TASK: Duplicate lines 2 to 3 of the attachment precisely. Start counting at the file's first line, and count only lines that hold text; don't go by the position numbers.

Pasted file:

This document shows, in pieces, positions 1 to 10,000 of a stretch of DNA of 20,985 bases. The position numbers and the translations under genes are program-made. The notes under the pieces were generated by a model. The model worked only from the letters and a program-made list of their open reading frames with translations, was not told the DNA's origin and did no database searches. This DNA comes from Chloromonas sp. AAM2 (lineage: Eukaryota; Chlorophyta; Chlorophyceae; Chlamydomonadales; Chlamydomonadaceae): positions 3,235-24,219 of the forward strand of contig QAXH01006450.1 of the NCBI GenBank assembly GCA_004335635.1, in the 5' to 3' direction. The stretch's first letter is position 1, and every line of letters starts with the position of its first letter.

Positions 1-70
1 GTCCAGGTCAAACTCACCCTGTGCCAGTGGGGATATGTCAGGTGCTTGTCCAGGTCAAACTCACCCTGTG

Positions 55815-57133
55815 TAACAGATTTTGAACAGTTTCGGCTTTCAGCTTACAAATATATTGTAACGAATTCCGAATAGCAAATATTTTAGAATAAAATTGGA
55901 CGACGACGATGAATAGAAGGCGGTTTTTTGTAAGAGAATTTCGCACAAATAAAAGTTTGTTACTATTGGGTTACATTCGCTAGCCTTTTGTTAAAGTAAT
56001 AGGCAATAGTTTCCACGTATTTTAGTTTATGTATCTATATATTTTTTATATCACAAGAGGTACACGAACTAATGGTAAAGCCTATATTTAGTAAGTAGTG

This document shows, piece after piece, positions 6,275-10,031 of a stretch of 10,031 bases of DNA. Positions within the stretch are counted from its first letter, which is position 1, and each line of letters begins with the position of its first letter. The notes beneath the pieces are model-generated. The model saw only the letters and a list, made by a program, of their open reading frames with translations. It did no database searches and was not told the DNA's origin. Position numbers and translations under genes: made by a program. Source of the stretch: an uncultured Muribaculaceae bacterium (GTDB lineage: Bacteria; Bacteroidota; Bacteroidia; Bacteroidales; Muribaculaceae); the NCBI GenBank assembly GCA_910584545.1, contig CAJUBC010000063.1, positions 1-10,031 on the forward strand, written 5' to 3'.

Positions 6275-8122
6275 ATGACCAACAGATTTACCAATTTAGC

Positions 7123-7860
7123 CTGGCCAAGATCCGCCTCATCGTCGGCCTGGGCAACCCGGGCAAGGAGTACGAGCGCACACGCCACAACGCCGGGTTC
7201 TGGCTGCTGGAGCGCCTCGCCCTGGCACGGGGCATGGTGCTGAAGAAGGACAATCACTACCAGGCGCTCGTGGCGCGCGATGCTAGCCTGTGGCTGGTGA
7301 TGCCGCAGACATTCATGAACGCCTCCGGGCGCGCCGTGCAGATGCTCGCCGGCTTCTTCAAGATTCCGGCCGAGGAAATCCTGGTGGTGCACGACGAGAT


Positions 1-70
1 GTCCAGGTCAAACTCACCCTGTGCCAGTGGGGATATGTCAGGTGCTTGTCCAGGTCAAACTCACCCTGTG